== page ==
Developing a risk score for prediction of cardiovascular disease in patients with chronic neurological diseases based on traditional and novel risk factors
Principal Investigator: Dr Mahima Kapoor
Approved Research ID: 45291
Approval date: January 25th 2019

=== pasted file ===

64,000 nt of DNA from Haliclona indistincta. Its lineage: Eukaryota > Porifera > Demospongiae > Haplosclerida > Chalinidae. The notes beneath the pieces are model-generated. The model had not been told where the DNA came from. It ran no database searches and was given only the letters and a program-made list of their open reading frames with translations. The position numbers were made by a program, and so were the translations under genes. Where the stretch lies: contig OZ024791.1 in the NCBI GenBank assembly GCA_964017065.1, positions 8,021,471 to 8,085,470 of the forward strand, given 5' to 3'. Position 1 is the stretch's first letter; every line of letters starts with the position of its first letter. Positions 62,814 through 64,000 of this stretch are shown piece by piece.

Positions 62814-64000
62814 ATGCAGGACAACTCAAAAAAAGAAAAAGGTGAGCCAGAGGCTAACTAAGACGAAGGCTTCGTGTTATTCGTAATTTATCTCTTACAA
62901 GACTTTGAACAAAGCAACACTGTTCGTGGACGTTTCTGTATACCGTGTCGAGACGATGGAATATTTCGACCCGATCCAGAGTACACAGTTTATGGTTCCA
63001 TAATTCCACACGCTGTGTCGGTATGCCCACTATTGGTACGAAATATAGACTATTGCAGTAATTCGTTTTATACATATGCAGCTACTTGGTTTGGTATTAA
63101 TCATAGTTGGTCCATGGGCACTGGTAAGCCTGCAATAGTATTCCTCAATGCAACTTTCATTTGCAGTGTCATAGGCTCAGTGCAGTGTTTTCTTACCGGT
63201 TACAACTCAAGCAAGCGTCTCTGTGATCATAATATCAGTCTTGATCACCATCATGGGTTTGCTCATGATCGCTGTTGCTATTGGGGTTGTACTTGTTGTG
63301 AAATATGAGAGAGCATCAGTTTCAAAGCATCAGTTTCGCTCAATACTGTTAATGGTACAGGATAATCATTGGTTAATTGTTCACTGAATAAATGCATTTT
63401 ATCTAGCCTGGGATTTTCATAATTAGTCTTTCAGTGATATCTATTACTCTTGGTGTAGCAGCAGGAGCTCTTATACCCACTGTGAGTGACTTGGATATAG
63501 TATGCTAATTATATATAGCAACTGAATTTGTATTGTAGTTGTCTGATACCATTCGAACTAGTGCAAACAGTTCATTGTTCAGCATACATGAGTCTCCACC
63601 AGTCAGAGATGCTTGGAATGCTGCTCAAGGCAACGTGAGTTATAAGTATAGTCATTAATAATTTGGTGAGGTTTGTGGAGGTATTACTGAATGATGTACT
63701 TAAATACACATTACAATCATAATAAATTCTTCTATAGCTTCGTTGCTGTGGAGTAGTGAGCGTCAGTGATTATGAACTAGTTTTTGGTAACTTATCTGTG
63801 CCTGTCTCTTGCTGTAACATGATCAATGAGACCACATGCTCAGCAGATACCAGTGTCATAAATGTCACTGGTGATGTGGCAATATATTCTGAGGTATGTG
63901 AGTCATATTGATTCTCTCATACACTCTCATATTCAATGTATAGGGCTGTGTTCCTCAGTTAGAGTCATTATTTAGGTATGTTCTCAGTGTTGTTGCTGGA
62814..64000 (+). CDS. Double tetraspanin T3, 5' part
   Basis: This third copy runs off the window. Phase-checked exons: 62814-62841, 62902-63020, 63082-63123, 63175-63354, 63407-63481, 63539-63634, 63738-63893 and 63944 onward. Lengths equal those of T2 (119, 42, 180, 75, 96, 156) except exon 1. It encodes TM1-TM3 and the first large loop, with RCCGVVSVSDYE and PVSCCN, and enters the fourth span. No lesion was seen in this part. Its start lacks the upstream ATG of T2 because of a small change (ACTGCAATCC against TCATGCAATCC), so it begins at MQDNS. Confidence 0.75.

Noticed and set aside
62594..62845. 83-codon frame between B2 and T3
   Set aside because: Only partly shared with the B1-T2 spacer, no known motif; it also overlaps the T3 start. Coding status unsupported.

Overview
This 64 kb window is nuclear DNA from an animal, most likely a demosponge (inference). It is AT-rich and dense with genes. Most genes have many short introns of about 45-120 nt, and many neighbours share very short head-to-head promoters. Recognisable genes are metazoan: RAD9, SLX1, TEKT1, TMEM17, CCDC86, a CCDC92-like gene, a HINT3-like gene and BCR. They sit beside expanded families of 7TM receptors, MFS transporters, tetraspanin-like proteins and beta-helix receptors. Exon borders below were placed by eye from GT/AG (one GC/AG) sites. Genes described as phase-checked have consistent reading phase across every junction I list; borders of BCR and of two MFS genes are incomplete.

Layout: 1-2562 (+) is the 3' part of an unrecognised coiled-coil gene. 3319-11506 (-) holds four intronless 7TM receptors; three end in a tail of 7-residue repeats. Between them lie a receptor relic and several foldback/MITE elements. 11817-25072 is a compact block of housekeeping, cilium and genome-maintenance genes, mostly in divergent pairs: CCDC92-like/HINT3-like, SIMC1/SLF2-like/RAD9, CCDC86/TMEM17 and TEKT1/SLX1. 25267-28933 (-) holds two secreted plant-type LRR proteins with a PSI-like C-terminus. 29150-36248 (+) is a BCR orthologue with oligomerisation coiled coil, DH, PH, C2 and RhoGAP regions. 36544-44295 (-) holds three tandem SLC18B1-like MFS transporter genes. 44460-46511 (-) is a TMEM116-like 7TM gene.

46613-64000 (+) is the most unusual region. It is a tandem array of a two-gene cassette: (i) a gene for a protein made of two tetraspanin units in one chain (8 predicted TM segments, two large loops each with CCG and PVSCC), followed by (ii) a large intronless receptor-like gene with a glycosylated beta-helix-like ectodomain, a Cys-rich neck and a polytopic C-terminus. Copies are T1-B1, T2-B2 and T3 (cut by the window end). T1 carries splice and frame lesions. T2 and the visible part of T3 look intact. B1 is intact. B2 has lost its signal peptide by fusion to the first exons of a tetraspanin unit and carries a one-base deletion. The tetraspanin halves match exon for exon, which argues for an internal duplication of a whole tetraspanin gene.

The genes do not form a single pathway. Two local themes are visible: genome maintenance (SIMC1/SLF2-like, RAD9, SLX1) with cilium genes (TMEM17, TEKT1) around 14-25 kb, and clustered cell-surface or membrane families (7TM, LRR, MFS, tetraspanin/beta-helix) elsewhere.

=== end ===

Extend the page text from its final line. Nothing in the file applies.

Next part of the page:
Cardiovascular disease, such as heart attacks and strokes are the most common cause of early death in the UK, and are caused by a complex interaction between different risk factors such as age, sex, cholesterol, diabetes and smoking. There are excellent scoring systems available to general practitioners to measure an individual's risk and then treat identified risk factors to prolong patients' cardiovascular-disease free years. These scores cannot be directly applied to patients with neurological conditions because other factors such as difficulty walking and the treatment they are on might also influence their individual risk of having a heart attack or stroke. One of the treatments we are specifically interested in investigating is intravenous immunoglobulin (IVIg), a blood product given regularly to patients with inflammatory, neurological conditions to dampen down inflammation attacking nerves and muscles. This treatment is given regularly over many years and it protects the nerves and muscles from damage, prevents disability and maintains independence. Our research so far has shown that patients treated with IVIg have a higher incidence of cardiovascular disease compared to other neurology patients, when other risk factors are taken in to account. As our patients on this treatment become older, their risk for cardiovascular disease naturally increases, and so it is important to fully understand whether this treatment also contributes to this increasing risk. Therefore, our aim is to investigate, on a larger scale, the association between the known cardiovascular risk factors, and our exposure of interest, IVIg, in contributing to the development of cardiovascular disease. After identifying the significant risk factors, we will create a risk prediction model or a scoring system that will quantify this risk, and identify patients who would benefit from screening or surveillance of modifiable risk factors. IVIg is an expensive but effective treatment administered to around 3000 neurology patients a year, many of whom require long-term treatment. Developing a specific risk assessment score for this population has the potential of significantly impacting our overall use of IVIg and the long-term, holistic management of these patients. It has the potential to lead to service-level changes as currently some of the classic cardiovascular risk factors are not measured or collected in routine neurology practice. This project will form one of the key projects of applicant Mahima Kapoor's PhD thesis. We aim to complete the project by no later than November 2019, and published by no later than September 2020.